When I read of Michael Bloomberg’s gift of $1.8 billion to Johns Hopkins University, I was reminded of the power a gift has to move our collective thinking beyond what can’t be done to what, in fact, must be done.
We are not brought together here at Kenyon merely to learn how to be civil in the face of growing incivility; we are here to learn how to be decent in the face of growing indecency.
A new Matriculation Oath honors the essential aspects of a Kenyon education and invites our newest students to share in this commitment.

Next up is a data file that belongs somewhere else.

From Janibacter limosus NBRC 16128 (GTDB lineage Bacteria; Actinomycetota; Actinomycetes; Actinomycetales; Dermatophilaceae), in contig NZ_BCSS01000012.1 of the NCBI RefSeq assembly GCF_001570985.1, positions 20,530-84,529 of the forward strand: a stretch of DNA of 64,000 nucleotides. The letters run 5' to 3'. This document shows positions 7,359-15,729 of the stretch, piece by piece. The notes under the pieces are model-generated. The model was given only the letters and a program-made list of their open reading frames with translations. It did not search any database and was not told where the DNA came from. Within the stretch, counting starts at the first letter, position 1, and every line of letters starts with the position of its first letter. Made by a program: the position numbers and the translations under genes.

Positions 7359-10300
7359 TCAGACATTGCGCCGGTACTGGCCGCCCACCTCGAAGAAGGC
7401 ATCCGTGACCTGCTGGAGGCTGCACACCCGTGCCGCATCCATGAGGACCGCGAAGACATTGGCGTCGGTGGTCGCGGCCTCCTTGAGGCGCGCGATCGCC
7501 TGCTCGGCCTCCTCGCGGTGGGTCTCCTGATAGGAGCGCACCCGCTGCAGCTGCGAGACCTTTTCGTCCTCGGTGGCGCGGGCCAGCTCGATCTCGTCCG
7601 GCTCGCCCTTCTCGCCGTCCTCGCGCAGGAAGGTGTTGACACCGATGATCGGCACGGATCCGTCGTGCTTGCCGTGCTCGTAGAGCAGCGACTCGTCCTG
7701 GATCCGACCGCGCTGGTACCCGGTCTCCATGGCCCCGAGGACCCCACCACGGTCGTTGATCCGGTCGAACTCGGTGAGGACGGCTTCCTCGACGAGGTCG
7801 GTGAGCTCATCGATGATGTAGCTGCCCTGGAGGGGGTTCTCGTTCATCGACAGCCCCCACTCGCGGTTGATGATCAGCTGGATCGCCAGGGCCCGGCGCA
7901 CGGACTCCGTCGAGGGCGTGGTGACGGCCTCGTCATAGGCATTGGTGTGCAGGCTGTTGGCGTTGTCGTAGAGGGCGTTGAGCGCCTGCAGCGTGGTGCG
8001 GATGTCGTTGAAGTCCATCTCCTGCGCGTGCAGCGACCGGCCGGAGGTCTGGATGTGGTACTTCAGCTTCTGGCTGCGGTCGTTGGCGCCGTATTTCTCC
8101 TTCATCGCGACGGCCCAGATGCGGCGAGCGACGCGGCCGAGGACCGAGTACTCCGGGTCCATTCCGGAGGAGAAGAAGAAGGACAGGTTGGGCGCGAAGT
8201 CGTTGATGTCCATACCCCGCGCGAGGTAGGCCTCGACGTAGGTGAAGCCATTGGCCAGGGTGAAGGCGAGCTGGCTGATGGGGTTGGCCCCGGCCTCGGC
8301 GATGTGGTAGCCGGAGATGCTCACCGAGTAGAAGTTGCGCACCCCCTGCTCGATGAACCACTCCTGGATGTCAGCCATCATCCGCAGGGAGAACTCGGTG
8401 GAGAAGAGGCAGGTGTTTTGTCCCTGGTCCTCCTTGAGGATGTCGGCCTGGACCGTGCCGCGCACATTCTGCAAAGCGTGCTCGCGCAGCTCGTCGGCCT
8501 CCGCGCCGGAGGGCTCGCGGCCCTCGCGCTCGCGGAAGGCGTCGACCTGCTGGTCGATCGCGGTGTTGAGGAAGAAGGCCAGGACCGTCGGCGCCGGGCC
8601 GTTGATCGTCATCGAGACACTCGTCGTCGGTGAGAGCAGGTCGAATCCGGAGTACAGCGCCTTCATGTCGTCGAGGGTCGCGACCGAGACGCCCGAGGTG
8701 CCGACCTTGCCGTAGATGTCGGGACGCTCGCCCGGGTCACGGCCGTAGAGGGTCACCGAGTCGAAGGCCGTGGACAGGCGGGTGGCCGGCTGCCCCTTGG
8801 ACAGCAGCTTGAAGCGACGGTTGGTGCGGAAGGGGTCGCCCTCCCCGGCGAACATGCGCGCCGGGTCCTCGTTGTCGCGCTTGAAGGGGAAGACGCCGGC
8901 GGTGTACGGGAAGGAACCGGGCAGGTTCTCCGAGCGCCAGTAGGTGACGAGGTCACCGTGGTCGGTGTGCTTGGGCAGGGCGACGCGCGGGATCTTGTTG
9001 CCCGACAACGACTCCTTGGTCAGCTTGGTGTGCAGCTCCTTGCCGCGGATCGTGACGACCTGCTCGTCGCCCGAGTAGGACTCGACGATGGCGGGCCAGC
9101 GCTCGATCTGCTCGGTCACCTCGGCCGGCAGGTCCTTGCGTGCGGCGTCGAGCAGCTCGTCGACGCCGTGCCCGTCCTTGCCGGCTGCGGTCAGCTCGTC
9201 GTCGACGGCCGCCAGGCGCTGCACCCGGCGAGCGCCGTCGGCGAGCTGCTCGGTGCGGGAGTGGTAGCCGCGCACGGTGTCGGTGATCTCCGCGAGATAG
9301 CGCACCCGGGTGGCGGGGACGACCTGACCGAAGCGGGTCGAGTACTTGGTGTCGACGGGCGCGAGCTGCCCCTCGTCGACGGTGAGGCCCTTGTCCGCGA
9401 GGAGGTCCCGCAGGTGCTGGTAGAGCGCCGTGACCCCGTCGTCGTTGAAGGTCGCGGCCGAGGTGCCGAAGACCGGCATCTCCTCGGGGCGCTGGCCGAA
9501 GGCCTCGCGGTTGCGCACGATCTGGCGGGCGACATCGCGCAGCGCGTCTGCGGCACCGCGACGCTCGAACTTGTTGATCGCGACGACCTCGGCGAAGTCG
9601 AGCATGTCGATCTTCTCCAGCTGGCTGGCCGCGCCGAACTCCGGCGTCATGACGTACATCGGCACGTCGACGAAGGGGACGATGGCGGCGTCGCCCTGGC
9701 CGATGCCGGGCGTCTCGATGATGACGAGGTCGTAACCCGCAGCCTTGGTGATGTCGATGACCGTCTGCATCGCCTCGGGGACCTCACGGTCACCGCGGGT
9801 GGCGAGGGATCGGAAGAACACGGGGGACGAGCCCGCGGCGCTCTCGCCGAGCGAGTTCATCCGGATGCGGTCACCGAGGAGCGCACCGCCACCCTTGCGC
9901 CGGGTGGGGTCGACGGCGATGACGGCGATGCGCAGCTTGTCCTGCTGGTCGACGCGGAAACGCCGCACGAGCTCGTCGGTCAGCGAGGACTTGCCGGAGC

Years of a liberal arts education have added many layers and dimensions to my life experiences, and this has been a source of renewal and strength as I take on a new challenge of caring for an elderly parent.
You won’t find a seminar at Kenyon on leading a life of grace, or a syllabus outlining steps to improve the lives of those around you. And, as the examples of Aretha Franklin and Dr. James Cox ’60 H’97 illustrate, there is no single model for achieving this. But we can extract some principles from their lives.